Many flight routes between the UK and Portugal have already resumed.

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United States

Need to quarantine on arrival? Yes, but British nationals are not allowed in anyway

Need to quarantine when back in UK? Yes

Holidays to the US are still not a likely prospect. British nationals are not allowed to enter the USA if they have been in the UK (or a number of other countries) within the past two weeks.

Those who are eligible to enter the US – such as US citizens flying in from the UK – must be prepared to quarantine for 14 days. Even US travellers arriving from some US states must quarantine.

And, since the US is not exempt from the UK’s quarantine, anyone returning to the UK will have to self-isolate for 14 days. What’s more, the Foreign Office still advises against non-essential travel to the US.

The US has reported more than 5.8 million cases of coronavirus, and more than 179,000 deaths nationwide, according to Johns Hopkins University.

Walt Disney World reopened on 11 July
image captionDisney has shut its resort in Hong Kong, but its Florida one is open

What restrictions are still in place?

Well, it varies state by state. You can check individual states’ rules here. A number of US states have now made face masks compulsory while in public.

Social distancing of 2m is recommended by the USA’s Center for Disease Control and Prevention.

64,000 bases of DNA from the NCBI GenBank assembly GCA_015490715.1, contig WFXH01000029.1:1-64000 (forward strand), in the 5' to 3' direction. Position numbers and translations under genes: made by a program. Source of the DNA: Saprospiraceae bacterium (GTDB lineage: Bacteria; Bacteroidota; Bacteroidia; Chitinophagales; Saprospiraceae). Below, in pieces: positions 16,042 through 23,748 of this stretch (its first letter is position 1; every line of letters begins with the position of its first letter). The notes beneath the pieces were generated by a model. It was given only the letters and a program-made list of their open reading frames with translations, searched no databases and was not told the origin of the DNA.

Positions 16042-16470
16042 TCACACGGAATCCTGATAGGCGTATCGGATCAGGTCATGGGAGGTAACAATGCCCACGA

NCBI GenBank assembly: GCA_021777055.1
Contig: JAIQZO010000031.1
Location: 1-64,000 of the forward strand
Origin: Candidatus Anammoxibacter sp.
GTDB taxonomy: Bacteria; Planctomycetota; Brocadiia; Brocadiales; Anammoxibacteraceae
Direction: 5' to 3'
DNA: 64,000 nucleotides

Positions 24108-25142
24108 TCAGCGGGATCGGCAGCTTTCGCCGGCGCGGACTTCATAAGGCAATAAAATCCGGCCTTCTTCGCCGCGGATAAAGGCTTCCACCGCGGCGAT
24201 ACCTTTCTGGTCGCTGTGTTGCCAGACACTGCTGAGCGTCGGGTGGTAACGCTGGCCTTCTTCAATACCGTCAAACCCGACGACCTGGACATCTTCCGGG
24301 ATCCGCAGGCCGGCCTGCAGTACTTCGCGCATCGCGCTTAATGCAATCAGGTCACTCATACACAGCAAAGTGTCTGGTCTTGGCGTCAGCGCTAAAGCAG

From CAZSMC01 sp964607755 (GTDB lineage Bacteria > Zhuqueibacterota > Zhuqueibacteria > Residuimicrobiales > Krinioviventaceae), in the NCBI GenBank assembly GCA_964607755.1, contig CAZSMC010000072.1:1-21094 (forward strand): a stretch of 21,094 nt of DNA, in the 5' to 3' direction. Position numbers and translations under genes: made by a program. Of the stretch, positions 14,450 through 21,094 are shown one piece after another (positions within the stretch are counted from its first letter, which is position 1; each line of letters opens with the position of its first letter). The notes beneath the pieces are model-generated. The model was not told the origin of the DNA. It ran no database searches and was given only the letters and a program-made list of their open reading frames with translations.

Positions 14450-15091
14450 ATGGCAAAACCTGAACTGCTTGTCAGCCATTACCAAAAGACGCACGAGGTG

Where can you stay?

Hotels are reopening across the country, the Foreign Office says, but there will be local rules on capacity.

What tourist attractions are open?

Again, it depends on the state. Shops, restaurants, bars, beaches and other leisure activities are likely to be following local regulations.

California – a popular holiday destination for Britons – reintroduced sweeping restrictions on 13 July following a surge in cases. It ordered all indoor restaurants, bars, shopping malls and cinemas to close again.

Churches, gyms, shopping malls, zoos, museums, hair salons and non-essential offices must shut indoor operations in some of the state’s worst-affected counties, including Los Angeles.

Meanwhile, Florida – another popular destination – is fast becoming the centre of America’s latest Covid-19 outbreak. However, its Disney World resort reopened with limited capacity on 11 July.